Why Isn’t Cannabis Legal Yet?


Why is it so challenging for lawmakers to do their jobs? We are told that legislators at the state level, and federally in Congress, represent us.

Steve Elliott
Jun 11, 2017

All the states in the U.S. which have legalized cannabis have at least one thing in common: The voters did it, at the ballot box. Recreational cannabis has never been effectively legalized by a single state Legislature; in the one case where it almost happened – Vermont – the governor vetoed a legalization bill after it had been approved by lawmakers. Why is it so challenging for lawmakers to do their jobs?

What, exactly, is the hold up?

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We are told that legislators at the state level, and federal members of Congress, are there to represent us. And for at least four years now, a majority of Americans have wanted marijuana legalized. Sixty percent of voters support ending pot prohibition, according to Gallup.

Lawmakers in the United States, both at the state and federal levels, have been unwilling to change the law to effectively represent a majority of their constituents. What on Earth would make lawmakers unable to summon up the cojones to do what voters want them to do?

Many politicians are shockingly spineless. They are convinced, based on 20th Century morés, that weed legalization is a fatal third rail of politics, and they are unwilling to stake their careers on it.

Looking at the past, you can see where they’re coming from. Politicians who have stuck up for weed have been attacked as being “soft on crime” or “not protecting our children.” That is, of course, complete nonsense. And the key word is “the past,” because Americans are finally emerging from the long national nightmare of reefer madness and cannabis prohibition.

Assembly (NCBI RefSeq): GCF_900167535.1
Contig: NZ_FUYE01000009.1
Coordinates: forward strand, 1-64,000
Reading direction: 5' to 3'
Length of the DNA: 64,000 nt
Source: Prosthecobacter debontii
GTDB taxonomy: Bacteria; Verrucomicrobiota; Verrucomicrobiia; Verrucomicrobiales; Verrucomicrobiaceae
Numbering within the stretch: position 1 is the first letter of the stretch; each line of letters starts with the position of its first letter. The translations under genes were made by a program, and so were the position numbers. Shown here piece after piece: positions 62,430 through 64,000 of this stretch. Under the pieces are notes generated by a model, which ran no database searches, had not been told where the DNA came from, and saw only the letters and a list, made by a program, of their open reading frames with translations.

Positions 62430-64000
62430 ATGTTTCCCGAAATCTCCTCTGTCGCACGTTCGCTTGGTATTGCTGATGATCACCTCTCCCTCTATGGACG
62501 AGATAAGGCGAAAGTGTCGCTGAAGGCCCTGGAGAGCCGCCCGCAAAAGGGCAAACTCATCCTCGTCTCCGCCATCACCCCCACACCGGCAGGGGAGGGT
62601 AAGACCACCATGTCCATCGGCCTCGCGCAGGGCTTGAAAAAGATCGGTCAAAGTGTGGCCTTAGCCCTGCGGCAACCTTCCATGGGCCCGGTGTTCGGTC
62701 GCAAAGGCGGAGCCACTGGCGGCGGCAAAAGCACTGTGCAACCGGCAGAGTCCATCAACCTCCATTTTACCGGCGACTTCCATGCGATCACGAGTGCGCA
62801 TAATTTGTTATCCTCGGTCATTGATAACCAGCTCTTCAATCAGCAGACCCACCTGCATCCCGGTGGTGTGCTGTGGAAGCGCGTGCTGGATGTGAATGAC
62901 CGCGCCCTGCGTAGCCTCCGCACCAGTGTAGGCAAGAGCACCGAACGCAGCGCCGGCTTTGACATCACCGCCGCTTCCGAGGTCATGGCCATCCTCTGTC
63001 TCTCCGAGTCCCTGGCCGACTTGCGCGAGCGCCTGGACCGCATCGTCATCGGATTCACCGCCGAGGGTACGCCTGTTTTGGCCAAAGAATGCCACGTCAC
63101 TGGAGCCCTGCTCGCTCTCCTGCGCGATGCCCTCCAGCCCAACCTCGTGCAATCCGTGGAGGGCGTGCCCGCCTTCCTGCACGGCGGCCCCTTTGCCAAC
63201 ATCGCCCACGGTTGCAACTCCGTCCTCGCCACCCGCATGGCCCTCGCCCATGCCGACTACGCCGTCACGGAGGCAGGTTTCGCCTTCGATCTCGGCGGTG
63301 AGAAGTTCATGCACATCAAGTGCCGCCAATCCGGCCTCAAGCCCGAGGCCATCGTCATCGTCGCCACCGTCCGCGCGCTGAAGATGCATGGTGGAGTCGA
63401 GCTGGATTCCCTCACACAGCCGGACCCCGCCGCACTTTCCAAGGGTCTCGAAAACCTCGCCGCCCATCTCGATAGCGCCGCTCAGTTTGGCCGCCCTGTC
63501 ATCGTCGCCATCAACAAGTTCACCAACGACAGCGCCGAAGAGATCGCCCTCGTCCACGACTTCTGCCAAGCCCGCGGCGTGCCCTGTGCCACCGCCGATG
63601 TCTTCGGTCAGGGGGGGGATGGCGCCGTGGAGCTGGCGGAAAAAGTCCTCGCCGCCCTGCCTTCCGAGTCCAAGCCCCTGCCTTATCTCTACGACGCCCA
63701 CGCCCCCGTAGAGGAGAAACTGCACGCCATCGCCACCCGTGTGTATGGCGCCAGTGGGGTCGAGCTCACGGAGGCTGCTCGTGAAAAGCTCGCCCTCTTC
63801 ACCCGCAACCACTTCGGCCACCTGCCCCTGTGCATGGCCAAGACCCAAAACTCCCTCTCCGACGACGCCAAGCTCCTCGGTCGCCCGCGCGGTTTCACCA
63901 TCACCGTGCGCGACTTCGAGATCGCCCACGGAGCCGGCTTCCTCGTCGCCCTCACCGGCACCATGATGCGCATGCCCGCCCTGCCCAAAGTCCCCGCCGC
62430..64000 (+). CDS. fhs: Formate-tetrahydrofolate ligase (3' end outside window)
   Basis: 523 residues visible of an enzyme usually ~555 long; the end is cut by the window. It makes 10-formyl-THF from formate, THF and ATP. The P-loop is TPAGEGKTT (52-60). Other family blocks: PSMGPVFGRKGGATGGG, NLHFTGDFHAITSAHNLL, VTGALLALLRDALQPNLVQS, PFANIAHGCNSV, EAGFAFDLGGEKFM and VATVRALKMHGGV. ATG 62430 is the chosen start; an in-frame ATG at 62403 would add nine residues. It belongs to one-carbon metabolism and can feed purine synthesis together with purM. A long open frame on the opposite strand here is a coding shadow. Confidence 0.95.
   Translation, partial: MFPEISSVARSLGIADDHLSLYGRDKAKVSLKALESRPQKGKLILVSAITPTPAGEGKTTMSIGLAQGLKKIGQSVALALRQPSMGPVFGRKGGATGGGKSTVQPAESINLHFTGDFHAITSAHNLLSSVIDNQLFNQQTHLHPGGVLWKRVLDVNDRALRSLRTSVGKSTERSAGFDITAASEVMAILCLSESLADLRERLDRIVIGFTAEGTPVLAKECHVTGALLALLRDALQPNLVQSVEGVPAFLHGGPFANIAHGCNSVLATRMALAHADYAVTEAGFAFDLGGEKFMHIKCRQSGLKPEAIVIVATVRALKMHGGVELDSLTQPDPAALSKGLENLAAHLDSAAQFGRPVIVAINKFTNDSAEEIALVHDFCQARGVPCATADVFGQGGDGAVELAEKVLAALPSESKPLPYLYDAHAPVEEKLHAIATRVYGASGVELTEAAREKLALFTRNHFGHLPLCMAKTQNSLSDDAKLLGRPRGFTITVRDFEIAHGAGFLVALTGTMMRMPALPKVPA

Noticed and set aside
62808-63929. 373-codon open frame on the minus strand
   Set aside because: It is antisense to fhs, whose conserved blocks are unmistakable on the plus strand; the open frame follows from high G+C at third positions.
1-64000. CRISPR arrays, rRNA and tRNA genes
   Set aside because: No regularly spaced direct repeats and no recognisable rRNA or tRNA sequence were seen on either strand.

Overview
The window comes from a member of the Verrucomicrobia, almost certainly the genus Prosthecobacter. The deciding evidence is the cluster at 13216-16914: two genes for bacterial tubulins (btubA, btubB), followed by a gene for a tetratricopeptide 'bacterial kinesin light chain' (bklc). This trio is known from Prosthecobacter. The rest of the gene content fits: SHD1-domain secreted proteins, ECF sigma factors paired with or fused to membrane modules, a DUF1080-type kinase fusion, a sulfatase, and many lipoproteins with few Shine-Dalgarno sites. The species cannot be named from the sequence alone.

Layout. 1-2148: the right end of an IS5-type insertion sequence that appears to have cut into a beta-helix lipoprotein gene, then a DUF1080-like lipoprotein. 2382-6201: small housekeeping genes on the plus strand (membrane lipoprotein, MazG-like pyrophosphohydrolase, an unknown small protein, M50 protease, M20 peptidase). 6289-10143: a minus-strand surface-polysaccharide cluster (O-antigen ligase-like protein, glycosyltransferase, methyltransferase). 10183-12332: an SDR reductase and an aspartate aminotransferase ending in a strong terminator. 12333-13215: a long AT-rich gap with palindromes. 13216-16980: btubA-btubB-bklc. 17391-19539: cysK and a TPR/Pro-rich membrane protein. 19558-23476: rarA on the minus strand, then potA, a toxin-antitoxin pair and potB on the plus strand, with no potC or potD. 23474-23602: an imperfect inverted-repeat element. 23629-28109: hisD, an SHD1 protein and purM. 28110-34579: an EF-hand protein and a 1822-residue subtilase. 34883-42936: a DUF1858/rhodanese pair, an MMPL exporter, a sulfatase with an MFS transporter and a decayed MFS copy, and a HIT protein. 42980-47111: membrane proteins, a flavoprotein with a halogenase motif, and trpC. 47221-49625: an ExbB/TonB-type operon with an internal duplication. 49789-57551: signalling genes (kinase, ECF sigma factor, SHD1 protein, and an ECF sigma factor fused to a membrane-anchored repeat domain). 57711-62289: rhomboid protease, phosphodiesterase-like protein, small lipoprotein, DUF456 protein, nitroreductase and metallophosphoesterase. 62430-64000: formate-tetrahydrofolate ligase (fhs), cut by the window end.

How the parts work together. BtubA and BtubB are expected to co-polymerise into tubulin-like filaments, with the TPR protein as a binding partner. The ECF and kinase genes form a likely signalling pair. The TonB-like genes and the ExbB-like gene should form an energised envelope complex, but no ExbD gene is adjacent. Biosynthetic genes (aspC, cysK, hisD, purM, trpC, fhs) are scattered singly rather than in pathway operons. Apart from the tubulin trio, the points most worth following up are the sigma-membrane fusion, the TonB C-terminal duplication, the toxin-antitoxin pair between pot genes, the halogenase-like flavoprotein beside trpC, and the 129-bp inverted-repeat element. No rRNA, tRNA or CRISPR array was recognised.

Lawmakers for sale

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That brings us to another huge reason that politicians aren’t following the will of the people. Even those who realize a majority of their constituents support legalization need campaign contributions in today’s partisan environment of sound bites and attack ads.

And it should come as no surprise that deep-pocketed corporations – you know, like Big Pharma and the law enforcement and corrections industries – have a much larger impact on campaign contributions that do individual citizens.

You can rest assure that multinational pharmaceutical companies whose bottom lines depend upon steady sales of harsh painkillers and antidepressants aren’t thrilled with the fact that cannabis can replace those products, or at the very least reduce their necessity for many patients.

And law enforcement and corrections unions are keenly aware that any diminution of police powers to persecute potheads could mean reduced budgets (look into federal “drug fighting” grants sometimes) and thus layoffs.

Fight back

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So does it sound, sadly enough, as if many lawmakers – Congress included (hell, especially Congress) – are working for their biggest campaign contributors rather than the voters they are supposed to represent? You would be accurate in saying that, yes.

The good news is, there are a couple of ways you can fight back. The first is to simply refuse to vote for any politician who doesn’t support the cannabis community, ever again. And the second is to continue to support campaign finance reform.

Our politicians are currently for sale to the highest bidder. It’s time we remind them, once again, who their real bosses are. Power to the People!

Steve Elliott
Jun 11, 2017